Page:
The identity-cards were withheld in areas where the official party was afraid of losing; in parallel, the party delivered cards to their own supporters at their home. Moreover, thousands of the deceased (back to Gogol, and Dead Souls) were listed on the electoral roll, which people were obliged to consult to discover where they should go to vote. In Matagalpa, a humble voter called Jacinto Villalta López read the name of his daughter Claudia Carolina Villalta Cano, who had died of cancer in 1999 at the age of 20. She had already voted from the other side, or rather somebody had voted on her behalf. There was nothing left but to weep.
Roberto Courtney is the director of Ética y Transparencia (Ethics and Transparency, a prestigious institute that has observed and evaluated previous elections in Nicaragua but which was refused such a role in this one. He says that of the thirteen international rules that serve to measure the transparency of elections, Nicaragua's latest broke twelve. In other words, the elections have zero credibility. Roberto Bendaña McEwan, president of Hagamos Democracia (Let’s Do Democracy) - another organisation dedicated to observing elections that was denied the right to participate in Nicaragua's - came to the same conclusion. He described the process as an embarrassment.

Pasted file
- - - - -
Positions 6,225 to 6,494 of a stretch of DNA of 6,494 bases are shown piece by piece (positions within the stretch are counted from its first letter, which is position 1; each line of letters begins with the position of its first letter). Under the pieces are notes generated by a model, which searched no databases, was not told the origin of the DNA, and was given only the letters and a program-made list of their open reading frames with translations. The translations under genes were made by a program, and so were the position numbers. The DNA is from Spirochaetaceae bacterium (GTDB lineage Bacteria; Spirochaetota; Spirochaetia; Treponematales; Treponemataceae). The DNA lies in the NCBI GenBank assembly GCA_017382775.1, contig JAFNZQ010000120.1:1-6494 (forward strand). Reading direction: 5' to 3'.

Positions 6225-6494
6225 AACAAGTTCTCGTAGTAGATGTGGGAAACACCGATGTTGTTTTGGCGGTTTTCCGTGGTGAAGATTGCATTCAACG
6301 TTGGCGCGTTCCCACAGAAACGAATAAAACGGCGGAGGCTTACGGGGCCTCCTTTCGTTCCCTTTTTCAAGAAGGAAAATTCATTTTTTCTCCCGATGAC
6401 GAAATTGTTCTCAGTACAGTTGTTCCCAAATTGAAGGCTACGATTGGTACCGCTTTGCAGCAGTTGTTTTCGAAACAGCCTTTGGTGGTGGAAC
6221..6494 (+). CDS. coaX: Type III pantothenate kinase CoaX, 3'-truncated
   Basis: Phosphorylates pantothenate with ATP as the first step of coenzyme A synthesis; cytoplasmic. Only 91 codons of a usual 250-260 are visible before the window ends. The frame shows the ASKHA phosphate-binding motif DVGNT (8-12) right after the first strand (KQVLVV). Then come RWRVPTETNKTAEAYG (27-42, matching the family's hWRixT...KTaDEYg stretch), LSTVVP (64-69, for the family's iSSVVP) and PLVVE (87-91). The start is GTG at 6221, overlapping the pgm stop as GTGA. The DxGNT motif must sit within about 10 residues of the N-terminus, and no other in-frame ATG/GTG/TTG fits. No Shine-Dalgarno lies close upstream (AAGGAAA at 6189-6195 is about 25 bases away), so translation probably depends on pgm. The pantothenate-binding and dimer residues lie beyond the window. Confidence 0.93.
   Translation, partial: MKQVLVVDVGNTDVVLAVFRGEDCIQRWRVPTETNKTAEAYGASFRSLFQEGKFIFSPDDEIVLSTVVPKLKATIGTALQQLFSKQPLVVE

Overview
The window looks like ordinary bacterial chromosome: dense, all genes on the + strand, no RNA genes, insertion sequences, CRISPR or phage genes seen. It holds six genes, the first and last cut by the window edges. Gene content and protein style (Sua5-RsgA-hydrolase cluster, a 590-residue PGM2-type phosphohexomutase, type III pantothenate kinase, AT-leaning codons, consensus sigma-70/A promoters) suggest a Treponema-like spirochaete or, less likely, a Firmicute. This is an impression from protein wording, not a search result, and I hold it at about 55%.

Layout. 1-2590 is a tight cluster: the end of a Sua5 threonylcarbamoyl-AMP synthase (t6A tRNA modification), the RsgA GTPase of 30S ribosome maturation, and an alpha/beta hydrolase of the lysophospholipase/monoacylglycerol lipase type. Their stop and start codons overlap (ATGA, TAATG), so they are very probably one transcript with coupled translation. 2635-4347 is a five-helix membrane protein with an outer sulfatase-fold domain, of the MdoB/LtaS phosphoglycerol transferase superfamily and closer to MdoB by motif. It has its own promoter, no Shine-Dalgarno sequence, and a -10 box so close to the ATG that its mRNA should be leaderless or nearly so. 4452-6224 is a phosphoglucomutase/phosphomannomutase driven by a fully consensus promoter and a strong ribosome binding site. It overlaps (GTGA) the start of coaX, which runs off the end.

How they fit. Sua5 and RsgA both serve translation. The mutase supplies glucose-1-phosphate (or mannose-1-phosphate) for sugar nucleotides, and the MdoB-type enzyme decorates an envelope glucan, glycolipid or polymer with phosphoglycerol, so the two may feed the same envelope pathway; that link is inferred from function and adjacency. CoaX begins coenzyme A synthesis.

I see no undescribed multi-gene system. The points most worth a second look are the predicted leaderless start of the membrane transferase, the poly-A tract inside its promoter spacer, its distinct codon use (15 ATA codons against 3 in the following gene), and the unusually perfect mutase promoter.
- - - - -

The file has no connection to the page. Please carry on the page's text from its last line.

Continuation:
There were 12,000 polling stations in these elections; in 4,000 of them, the official party counted the ballots alone, at its pleasure. In places where no opposition representative was present, the voters were faced with the instructions of election officials either from or affiliated with the official party; with officials from the official party; and with election police nominated by the ministry of governance (that is, by the official party).
And in all the other structures involved in the election, from top to bottom, the official party was present with its many hands and thousands of faces - right up to the Consejo Supremo Electoral (supreme electoral council), composed entirely of magistrates from the official party or those faithful to it.
This theatrical performance was one where all the principal and supporting actors and actresses, stagehands, directors, producers, writers, and librettists without exception belong to the official party. A great production; a great farce.
By such means, Comandante Daniel Ortega - whose candidacy was illegal in any case, because consecutive re-election is banned under the constitution - was declared the winner with more than 60% of the votes (and more than 70% in Managua). He is well on the way to the unanimity he will doubtless one day achieve - not least as the number of deputies awarded to the official party in the same elections is enough to change Nicaragua's constitution in the direction of unlimited re-election. A parallel process will instal a political regime of direct democracy ruled by "civic-power committees", an obsolete dream already taking flesh.
Did Comandante Daniel Ortega win these elections? How many votes did he really get? How many votes did his opponent, Fabio Gadea Mantilla, really get? It seems we shall never know.
At the end of the performance, the lights fall on the face of the solitary man who counts the votes, seated on the floor after emptying the ballot-box with which he absconded.
This article was translated by Isabel Hilton